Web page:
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Comments

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Best I've read today.

Could lose the doctoral dissertation attitude, but still readable and lucid.

Posted by: colonelpanic | October 19, 2010 12:04 AM
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Milbank's piece was interesting, but what you've said here is very insightful. For all their wonder, technological advances cannot solve the ecological crisis. It's sad that we have to resort to sci-fi fantasies because we lack an opposition that is serious about solving this problem (or even acknowledging its existence).

What you've done (impressively, I must say) is avoided another tired partisan attack while at the same time shining light on the issue at hand - how reasonably we can expect technical advances to get us out of this mess.

I also enjoyed the links you provided. Very nicely done.

Posted by: jlupfer | October 18, 2010 4:00 PM
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Well said. Right conclusion led to by the facts presented. Good understanding of subject matter presented on a very complex subject.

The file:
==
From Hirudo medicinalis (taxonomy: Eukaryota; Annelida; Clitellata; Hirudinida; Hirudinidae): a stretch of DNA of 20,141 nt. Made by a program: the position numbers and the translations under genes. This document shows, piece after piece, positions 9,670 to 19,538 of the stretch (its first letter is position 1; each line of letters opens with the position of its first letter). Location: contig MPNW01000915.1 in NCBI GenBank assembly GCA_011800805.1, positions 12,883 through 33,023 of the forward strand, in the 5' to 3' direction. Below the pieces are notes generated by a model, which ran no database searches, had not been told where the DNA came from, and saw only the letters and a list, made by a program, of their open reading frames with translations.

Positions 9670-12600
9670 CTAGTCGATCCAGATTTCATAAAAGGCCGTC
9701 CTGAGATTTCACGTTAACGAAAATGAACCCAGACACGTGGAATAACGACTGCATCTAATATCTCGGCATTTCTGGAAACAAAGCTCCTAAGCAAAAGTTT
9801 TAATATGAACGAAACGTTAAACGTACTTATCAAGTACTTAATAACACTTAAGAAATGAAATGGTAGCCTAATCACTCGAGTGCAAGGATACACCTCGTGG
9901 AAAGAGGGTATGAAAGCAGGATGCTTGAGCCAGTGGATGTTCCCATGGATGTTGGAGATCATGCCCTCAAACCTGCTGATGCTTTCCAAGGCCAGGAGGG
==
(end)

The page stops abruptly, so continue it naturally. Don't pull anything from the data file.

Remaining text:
A bit dry and wordy as written, missing summary statements in paragraphs. Great last sentence however.

Posted by: chucky-el | October 18, 2010 3:34 PM
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Well said. Right conclusion led to by the facts presented. Good understanding of subject matter presented on a very complex subject.

A bit dry and wordy as written, missing summary statements in paragraphs. Great last sentence however.

Posted by: chucky-el | October 18, 2010 3:32 PM
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Well said. Right conclusion led to by the facts presented. Good understanding of subject matter presented on a very complex subject.

A bit dry and wordy as written, missing summary statements in paragraphs. Great last sentence however.

Posted by: chucky-el | October 18, 2010 3:31 PM